Remember my laughter

Forgive me for my angry outbursts

Remember cuddling together as we read books

Fall in love with Jesus and commit your life to him

Know that I loved my family so much it aches

Forgive me for my depression

Remember my hugs and kisses

Respect Daddy better than I have done

Be silly and enjoy making others smile

Remember cooking together (bread, cinnamon rolls, playdough, oatmeal, etc.)

Know that you are such a precious gift from God

Treasure your heritage and tell stories about our family

Love each other – siblings are lifelong friends

Remember singing – loudly, softly, in worship, in laughter

Know that I love hearing your own singing and story-telling

Remember that every night I make up songs for you about your bedtime story, Bible story, or what happened today

Remember that we spent great times together as a family

Forgive me for not modeling prayer and Bible-reading for you

Know that I hated spanking you

Remember smoothies!!

Remember sleeping in a tent together and watching meteors

Bedtime Prayers

September 5, 2007

Until now, I’ve prayed with Naomi and Josiah each night as I tuck them into bed. This morning in school, we read the paragraph beginning with Mark 1:35 about Jesus getting up early and going somewhere quiet to pray. So tonight I asked the kids to think of who they’d like to pray for.

To help Naomi with ideas, I suggested the name of someone we know who “does not love Jesus.” Naomi was baffled. Someone doesn’t love Jesus? She asked me why, and I told her that teachers who didn’t love God had told this person bad things about God. Now she was really confused.

She said, “How can that be? Teachers are supposed to teach you about God!” As she’s only been exposed to me (as her kindergarten teacher) and her Sunday school teachers, she couldn’t conceive of a teacher not loving God.

After we prayed together, she asked me to tell her more about these “teachers who don’t love God” later. I asked her what she meant and she said she wanted to know exactly which teachers don’t love God. Ah… here comes the beginning of difficult reality. I hate to burst her idealistic bubble and tell her that the majority of people don’t know or love Jesus. But maybe that will be an impetus for prayer and evangelism.

God, please guide my words and actions, and may we be a light for you.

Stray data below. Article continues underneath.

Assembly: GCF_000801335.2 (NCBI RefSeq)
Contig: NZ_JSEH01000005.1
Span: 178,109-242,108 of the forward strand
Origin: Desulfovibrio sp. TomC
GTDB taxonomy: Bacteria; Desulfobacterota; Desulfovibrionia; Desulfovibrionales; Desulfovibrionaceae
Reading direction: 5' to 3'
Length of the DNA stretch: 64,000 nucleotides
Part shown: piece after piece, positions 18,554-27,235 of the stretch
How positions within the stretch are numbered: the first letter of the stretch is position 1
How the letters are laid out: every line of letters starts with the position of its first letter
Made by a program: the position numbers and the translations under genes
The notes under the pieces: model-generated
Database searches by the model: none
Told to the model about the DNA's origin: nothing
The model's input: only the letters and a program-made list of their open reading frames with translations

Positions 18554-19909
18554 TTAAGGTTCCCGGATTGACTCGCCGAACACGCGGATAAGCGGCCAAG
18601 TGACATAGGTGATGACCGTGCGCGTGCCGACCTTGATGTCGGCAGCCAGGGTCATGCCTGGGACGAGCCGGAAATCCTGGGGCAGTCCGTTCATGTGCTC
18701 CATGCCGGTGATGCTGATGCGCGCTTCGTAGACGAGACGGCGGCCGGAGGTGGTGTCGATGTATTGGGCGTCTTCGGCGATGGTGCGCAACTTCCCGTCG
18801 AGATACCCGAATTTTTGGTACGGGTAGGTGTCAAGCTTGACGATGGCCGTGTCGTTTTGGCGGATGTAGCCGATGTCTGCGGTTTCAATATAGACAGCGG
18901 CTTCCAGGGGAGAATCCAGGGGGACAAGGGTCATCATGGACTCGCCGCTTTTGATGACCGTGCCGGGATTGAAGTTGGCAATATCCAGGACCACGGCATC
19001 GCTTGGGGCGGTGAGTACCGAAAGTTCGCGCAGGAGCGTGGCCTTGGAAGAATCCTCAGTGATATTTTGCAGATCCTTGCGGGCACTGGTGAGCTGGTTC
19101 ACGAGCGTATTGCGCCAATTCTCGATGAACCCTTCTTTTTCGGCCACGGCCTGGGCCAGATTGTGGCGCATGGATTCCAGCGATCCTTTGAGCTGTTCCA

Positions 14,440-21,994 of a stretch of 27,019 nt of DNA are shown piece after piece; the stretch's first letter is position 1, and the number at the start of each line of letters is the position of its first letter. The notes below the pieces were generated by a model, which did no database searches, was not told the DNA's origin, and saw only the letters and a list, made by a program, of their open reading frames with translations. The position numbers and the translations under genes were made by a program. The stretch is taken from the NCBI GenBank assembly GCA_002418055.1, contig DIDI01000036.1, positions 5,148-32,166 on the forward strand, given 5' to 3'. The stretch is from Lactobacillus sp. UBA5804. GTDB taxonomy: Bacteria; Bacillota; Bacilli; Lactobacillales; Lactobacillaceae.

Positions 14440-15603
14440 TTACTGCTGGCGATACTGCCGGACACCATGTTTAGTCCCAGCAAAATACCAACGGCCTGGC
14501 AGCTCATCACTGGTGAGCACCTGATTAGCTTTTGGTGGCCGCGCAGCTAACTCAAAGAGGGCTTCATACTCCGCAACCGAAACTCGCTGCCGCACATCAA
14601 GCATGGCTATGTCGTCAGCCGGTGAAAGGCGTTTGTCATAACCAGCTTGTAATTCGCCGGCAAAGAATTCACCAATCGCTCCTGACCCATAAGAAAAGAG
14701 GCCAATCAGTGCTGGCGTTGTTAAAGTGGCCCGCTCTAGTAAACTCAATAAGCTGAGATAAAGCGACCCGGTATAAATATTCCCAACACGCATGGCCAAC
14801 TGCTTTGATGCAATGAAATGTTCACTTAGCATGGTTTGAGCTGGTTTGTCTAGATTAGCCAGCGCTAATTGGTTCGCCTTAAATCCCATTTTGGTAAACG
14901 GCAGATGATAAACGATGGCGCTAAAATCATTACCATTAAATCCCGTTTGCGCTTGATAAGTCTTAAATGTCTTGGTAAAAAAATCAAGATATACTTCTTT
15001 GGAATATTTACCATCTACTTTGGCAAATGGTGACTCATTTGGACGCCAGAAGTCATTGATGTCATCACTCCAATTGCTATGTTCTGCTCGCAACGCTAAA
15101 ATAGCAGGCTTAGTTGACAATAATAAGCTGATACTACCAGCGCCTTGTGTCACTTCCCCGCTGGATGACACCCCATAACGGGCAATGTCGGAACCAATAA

Sunday, September 2, 2007


Naomi had her first day of kindergarten two Fridays ago! She loved it so much that she wanted to do more school the next day, and couldn't understand why we take Saturdays off ("I know we don't do school on Sundays because we go to church," she said.)

I have the aim of reading through Mark with the kids, so that first day, they learned about John the Baptist. Then they both did a coloring/listening activity to learn about Vivaldi. They heard a little about the man and a little about Venice while listening to "Spring" and coloring a picture of Venice. Then we danced to the music, imagining different "Spring" pictures to go with the music. I'd like to make that a weekly part of school.

Then we did an alphabet game where the kids walked around the room, stepping on letter squares, until they heard the music stop. They called out to me the name of the letter they were standing on (or the sound that it makes) and then we kept going.

For math, we're just doing free exploration for a while so the kids get used to describing things and learning about various characteristics. Our first activity was making playdough and playing with it. (Although we also read a picture book that involved counting.)

Later with Naomi, I did the first lesson in a learning-how-to-read book, and an art lesson from "Drawing with Children."

I'm feeling very overwhelmed -- not with how much I NEED to teach, because I have no doubt that my kids will learn what they're expected to -- but with how many great ideas are out there. I've checked out a bunch of books from the library, and want to do everything! My next task is to pare it down to just a couple books and then go with those, so I don't drown myself in ideas!

I'm trying to find a support group in the area to join, so Naomi has kids to see regularly. And I'm also trying to find more information about various teaching methods and philosophies so I can have a long-term framework to work within.

Ethan (8 months) has five teeth now. He's also holding onto our push-train and walking around while pushing it. I can't believe it. The kid seems to be born on his feet. Will he walk before he's a year old?